Conversely, a 10% rise in fixed broadband in high-income European countries raises GDP by almost 3%, while mobile broadband improvements provide negligible economic benefits.
“There are clear [economic] benefits of having broadband take-up throughout the country, so that should give an incentive to also invest in rural areas,” says Schaaper. “But, of course, companies may think it’s not profitable enough, so that’s where governments need to step in.”
Unsurprisingly, richer nations tend to have better internet speeds with the top ten countries by GDP in Tech Monitor’s analysis of Ookla’s data having an average broadband coverage of 89.2% between them, compared with an average of 7.3% for the bottom ten countries.
Singapore has broadband coverage in 99.6% of areas*, according to the data, the highest for any country, while China comes second on 99.3% and South Korea third with 99.1%.
Some of the world’s least developed economies can be found at the bottom of this list with broadband-level coverage as low as 1.3% in Yemen, Ethiopia and Afghanistan.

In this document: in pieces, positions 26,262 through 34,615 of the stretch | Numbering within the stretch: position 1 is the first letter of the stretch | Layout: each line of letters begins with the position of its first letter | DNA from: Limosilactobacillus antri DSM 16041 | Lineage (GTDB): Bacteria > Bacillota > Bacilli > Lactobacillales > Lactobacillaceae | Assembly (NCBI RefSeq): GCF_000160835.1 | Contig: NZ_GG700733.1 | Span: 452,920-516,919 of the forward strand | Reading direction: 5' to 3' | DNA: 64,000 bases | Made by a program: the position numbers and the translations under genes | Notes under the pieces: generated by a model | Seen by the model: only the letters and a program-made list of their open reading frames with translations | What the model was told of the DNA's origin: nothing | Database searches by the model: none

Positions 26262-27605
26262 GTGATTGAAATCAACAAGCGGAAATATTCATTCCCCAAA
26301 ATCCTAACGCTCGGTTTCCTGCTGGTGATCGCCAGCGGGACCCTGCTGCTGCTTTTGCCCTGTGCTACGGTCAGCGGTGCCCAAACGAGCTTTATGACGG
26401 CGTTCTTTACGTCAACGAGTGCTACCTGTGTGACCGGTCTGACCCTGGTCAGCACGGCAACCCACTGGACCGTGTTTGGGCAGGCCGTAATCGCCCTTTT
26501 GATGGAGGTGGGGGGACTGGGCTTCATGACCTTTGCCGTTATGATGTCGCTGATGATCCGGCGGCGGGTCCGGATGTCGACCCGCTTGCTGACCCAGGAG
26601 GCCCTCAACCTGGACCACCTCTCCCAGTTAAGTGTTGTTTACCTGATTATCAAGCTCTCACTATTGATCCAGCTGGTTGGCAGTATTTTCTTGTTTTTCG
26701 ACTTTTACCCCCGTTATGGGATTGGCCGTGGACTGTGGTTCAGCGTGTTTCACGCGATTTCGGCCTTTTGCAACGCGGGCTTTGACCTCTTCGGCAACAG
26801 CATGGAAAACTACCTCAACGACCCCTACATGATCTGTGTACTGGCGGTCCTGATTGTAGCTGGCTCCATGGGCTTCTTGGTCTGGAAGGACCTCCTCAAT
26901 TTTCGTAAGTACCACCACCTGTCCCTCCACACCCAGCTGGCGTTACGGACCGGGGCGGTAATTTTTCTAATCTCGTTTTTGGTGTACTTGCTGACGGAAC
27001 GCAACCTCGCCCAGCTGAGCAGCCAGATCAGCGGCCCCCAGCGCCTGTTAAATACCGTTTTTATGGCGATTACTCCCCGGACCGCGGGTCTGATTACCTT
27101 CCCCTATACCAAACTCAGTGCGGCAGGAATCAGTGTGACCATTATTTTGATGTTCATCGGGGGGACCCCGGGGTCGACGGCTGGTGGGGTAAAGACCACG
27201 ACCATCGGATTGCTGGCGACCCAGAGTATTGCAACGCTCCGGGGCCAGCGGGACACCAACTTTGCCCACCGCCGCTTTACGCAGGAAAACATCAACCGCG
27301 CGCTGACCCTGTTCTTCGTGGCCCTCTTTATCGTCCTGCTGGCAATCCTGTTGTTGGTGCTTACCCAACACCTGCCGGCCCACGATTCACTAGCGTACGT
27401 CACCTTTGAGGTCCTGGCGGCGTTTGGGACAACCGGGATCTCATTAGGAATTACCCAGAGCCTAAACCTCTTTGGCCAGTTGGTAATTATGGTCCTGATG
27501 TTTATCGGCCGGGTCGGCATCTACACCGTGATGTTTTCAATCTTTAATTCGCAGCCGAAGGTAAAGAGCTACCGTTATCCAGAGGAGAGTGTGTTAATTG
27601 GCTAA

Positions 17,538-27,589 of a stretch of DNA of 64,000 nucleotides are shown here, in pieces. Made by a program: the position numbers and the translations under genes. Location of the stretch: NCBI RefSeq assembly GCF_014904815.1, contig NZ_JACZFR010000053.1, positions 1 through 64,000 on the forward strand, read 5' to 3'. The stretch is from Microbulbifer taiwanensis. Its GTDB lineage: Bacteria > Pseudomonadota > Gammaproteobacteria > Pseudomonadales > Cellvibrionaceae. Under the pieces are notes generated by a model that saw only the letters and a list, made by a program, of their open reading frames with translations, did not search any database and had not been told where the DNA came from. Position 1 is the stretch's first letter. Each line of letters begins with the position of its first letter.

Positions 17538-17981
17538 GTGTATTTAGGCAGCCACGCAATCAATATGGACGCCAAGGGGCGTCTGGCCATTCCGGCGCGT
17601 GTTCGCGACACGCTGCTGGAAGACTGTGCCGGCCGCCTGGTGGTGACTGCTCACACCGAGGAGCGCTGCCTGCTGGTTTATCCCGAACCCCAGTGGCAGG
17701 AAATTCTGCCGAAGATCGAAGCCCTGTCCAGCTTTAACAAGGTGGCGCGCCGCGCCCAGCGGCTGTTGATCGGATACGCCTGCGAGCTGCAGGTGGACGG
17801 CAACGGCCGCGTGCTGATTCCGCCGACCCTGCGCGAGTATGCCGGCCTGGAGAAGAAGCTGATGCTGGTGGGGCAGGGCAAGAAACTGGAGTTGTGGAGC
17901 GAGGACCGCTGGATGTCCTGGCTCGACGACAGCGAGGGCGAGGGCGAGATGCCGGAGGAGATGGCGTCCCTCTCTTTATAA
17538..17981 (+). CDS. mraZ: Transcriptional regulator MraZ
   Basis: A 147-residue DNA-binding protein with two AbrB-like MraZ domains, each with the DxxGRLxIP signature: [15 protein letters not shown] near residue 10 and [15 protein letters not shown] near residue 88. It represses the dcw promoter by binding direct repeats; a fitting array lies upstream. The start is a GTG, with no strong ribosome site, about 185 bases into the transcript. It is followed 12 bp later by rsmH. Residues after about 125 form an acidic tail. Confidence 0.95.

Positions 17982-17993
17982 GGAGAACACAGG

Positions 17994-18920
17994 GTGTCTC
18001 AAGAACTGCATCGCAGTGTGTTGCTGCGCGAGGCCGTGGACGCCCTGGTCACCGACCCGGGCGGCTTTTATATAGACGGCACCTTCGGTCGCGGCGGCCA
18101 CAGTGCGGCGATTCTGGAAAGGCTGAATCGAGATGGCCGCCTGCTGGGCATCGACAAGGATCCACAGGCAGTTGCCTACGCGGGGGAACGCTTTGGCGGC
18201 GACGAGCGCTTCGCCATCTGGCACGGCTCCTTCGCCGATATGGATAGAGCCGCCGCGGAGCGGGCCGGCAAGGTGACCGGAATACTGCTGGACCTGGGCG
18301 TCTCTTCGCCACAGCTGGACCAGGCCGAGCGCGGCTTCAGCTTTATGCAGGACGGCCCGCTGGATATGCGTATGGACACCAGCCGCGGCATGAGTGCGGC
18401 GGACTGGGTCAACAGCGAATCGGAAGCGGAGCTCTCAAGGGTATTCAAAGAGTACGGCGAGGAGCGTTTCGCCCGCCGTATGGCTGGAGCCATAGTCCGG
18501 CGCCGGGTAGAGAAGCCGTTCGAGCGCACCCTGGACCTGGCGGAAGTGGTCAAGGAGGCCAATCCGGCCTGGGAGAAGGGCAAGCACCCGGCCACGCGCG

But while developing countries still lag significantly, especially when it comes to fixed broadband access, issues relating to the quality of access pervade the developed world as well.
Poor infrastructure, cost barriers and a lack of digital skills all hamper developed countries from providing universal internet access, says Schaaper.
“Even within countries, if you look at the difference between the top 20% and the bottom 20% in terms of income, there’s a big difference in internet access,” he says. “In developed countries, all the high-income households have internet access, but in the lowest 20% it can be [as low as] 60%.”
Slow speeds, in addition to a lack of access, can also hamper developed nations, with G7 nations such as France and Italy having lower levels of high-speed broadband coverage than many emerging market economies.
Italy is particularly slow with nearly a third of areas seeing average fixed internet download speeds of less than 25Mb/s, according to Ookla. This poor performance is more likely to be found in rural areas but, as the map below shows, inner-cities are often also peppered with black spots.